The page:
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New International Version Ecclesiastes 12:

7 before the dust returns to the ground from which it came and the spirit returns to God who gave it.

This is confirmed in Act 7:

54 When the members of the Sanhedrin heard this, they were furious and gnashed their teeth at him. 55But Stephen, full of the Holy Spirit, looked up to heaven and saw the glory of God, and Jesus standing at the right hand of God. 56“Look,” he said, “I see heaven open and the Son of Man standing at the right hand of God.” ...

59 While they were stoning him, Stephen prayed, “Lord Jesus, receive my spirit.” 60Then he fell on his knees and cried out, “Lord, do not hold this sin against them.” When he had said this, he fell asleep.

On the other hand, Isaiah 26:

14 They are now dead, they live no more; their spirits do not rise. You punished them and brought them to ruin; you wiped out all memory of them.

This is my question, Ecclesiastes 3:

21 Who knows if the human spirit rises upward and if the spirit of the animal goes down into the earth?”

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  • The translation you are using for Isaiah does not accurately reflect the Hebrew. Your highlighted segment comes from ‘rᵊp̄ā'îm’ - which simply doesn’t mean what your translation says.
    – Dave
    Oct 31 '21 at 18:36
  • Which version would you recommend?
    – Tony Chan
    Oct 31 '21 at 18:39
  • I don’t advocate any particular translation. I was commenting that the one you use here is inaccurate. Essentially Isaiah 26:14 is talking about the spirits of the (dead) raphaim - not human (man’s) spirit. This is clear from the Hebrew.
    – Dave
    Oct 31 '21 at 18:46
  • In this case, which translation would you recommend from biblehub.com/parallel/isaiah/26-14.htm ?
    – Tony Chan
    Oct 31 '21 at 18:50
  • That link leads to a very interesting resource, it makes translation differences very clear - thanks! I would recommend those that indicate this verse is not talking about ‘human’ spirits, and there certainly are a few. For example, Young’s literal.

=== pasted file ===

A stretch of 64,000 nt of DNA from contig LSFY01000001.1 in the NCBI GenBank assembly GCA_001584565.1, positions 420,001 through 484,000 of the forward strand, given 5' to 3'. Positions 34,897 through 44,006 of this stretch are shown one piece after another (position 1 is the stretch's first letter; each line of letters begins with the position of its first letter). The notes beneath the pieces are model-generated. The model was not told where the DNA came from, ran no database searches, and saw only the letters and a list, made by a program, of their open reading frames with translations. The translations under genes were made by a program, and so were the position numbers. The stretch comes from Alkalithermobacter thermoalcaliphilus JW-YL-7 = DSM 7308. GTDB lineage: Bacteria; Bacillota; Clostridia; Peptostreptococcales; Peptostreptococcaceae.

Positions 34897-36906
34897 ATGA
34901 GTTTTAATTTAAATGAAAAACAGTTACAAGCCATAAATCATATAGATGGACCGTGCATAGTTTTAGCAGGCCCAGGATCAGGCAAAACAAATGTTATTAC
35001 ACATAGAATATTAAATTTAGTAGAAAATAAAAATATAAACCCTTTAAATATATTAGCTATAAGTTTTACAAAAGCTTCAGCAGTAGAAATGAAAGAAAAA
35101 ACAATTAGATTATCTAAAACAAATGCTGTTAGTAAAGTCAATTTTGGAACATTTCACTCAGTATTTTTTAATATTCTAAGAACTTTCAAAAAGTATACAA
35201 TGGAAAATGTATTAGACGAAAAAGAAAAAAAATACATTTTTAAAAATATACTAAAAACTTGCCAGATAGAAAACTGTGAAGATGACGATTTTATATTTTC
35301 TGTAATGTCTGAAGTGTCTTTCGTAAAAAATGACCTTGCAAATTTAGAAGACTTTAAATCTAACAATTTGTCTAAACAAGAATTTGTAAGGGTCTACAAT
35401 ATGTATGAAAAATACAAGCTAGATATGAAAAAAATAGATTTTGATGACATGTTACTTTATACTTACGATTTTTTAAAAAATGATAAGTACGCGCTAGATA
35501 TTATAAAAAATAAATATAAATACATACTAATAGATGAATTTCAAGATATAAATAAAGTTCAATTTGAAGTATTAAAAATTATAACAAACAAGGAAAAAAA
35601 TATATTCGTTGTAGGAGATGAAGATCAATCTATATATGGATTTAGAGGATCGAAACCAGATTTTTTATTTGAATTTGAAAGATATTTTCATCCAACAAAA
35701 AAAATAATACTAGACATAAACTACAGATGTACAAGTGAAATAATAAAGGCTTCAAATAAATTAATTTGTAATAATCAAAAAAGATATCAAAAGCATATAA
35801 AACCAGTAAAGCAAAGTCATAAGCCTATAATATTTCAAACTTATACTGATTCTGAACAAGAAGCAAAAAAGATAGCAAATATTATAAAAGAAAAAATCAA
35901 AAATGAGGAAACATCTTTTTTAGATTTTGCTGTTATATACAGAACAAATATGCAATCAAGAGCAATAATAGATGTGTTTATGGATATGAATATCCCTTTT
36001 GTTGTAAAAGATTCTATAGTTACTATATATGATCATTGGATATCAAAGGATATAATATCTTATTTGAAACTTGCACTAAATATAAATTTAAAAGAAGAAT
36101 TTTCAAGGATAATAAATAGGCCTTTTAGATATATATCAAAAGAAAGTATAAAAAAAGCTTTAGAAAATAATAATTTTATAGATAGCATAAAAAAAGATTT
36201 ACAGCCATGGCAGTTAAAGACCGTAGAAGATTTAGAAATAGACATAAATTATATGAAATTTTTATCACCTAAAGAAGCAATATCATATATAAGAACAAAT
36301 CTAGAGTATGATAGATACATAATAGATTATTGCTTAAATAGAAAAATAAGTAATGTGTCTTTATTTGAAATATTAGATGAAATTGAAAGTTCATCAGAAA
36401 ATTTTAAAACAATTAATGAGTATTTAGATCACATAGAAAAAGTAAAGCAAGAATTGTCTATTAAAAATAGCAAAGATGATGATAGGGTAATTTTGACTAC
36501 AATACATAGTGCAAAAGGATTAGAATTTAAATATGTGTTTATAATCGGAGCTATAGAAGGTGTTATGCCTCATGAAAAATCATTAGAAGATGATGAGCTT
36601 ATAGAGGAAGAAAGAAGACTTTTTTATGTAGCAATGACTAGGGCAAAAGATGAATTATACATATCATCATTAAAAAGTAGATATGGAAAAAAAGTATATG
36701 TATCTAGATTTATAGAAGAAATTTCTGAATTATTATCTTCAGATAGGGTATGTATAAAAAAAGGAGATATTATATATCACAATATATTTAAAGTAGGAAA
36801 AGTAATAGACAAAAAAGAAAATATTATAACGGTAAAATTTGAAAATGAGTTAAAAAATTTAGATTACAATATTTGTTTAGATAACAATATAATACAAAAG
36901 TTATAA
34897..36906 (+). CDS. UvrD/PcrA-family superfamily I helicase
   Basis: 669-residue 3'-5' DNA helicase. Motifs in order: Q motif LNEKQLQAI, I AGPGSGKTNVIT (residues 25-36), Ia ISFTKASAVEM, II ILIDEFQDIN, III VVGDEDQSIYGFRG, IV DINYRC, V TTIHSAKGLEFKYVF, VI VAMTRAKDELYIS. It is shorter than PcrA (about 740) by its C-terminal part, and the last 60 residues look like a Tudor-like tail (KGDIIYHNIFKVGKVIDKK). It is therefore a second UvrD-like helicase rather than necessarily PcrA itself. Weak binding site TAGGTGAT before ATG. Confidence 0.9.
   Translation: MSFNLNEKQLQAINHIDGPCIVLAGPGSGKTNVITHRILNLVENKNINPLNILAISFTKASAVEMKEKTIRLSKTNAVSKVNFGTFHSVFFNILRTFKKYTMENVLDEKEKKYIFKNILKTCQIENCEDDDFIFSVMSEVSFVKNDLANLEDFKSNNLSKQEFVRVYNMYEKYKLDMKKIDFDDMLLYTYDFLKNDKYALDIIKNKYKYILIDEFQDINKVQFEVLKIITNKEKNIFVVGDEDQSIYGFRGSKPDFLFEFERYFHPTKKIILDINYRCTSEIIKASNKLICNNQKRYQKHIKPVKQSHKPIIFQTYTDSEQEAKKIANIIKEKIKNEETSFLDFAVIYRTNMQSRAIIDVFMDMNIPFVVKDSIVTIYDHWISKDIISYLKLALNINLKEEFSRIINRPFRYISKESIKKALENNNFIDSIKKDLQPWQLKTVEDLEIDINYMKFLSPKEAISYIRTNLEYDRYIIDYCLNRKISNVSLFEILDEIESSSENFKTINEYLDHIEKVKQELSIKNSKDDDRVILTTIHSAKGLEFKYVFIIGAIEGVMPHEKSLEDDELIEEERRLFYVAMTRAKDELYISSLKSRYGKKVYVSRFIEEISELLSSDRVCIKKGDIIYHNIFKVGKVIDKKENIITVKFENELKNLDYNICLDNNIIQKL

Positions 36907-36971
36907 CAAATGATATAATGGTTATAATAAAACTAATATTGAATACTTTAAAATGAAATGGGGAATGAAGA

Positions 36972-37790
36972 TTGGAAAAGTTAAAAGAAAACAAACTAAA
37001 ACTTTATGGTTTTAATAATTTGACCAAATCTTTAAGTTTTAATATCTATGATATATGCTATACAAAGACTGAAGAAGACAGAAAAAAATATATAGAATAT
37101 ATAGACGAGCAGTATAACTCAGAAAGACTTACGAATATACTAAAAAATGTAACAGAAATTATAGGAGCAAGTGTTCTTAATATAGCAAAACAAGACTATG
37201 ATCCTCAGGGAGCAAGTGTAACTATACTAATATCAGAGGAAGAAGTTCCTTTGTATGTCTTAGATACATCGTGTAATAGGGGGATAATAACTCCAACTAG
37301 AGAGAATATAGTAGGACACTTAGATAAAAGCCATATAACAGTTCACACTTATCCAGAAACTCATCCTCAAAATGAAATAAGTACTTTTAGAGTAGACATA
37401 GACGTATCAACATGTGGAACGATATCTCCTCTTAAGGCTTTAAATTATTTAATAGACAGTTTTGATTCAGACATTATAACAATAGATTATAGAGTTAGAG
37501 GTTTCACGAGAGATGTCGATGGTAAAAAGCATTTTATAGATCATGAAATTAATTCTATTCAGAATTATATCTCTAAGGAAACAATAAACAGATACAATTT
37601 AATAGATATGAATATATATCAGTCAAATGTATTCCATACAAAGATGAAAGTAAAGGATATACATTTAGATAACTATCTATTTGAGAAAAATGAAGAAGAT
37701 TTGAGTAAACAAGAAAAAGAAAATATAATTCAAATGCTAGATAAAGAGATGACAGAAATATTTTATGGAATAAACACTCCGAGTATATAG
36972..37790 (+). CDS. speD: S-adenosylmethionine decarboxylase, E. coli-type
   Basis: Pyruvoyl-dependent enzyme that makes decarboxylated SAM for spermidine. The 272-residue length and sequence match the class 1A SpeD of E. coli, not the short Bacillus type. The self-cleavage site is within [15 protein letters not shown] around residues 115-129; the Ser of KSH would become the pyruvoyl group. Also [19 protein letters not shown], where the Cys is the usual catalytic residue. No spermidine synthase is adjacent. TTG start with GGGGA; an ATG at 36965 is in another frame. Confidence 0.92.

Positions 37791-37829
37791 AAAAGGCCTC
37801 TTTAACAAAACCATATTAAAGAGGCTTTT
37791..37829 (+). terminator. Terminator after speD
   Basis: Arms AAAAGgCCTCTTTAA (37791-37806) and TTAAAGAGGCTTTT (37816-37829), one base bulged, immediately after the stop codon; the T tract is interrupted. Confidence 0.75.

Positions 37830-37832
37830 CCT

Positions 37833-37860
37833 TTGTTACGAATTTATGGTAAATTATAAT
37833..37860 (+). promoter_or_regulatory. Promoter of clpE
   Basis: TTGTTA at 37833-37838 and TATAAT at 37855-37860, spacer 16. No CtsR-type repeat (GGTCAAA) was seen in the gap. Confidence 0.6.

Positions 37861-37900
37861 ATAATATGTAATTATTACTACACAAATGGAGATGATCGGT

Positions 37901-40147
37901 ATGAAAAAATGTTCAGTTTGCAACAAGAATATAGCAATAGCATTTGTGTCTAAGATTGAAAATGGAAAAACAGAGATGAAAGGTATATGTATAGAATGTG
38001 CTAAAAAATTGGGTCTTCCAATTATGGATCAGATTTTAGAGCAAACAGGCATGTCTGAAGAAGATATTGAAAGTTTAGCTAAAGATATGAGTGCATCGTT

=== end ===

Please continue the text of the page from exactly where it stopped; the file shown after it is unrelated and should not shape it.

– Dave
    Oct 31 '21 at 19:24
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According to King James we have in Galatians 5:22 the following:

22 But the fruit of the Spirit is love, joy, peace, longsuffering, gentleness, goodness, faith.

Then, it's not hard to verify that the word spirit in this context is different from that you have pointed out, which is Isaiah 26:14; in this case spirit simply means the soul, which in this case isn't saved, the soul of the lords that are not The Lord as it says in the verse 13 of the same chapter:

13 O Lord our God, other lords beside thee have had dominion over us: but by thee only will we make mention of thy name.

As it's written in 2 Corinthians 3:18, G'd is the Spirit, then the Spirit never dies, since He is Life, the Eternal:

18 But we all, with open face beholding as in a glass the glory of the Lord, are changed into the same image from glory to glory, even as by the Spirit of the Lord.

Another view of this can be found, spirit meaning soul:

80 And the child grew, and waxed strong in spirit, and was in the deserts till the day of his shewing unto Israel.

obs.: a good observation is to perceive if spirit is written with capital letters or not, even though there's a possibility of a mistake along the translation

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  • You say "the Spirit never dies" and "spirit meaning soul" but Ezekiel 18:4 says "the soul that sinneth, it shall die". How can that be?
    – agarza
    Oct 30 '21 at 17:38
  • Yes, exactly, the soul that sinns shall die, but the Spirit which isn't the soul, never dies. Ezekiel is correct then. Oct 30 '21 at 17:46
  • @João Víctor Melo Hi Victor, welcome to BH-Stack Exchange, we are glad you are here. Please be sure to take the site tour and read our code of conduct. Thanks! Oct 31 '21 at 10:23
  • I'd be wary of using capitals to decide what a word refers to - at best it tells you what the translator thought it meant. This is where sound exegesis can be really helpful
    – Steve Taylor
    Oct 31 '21 at 16:59

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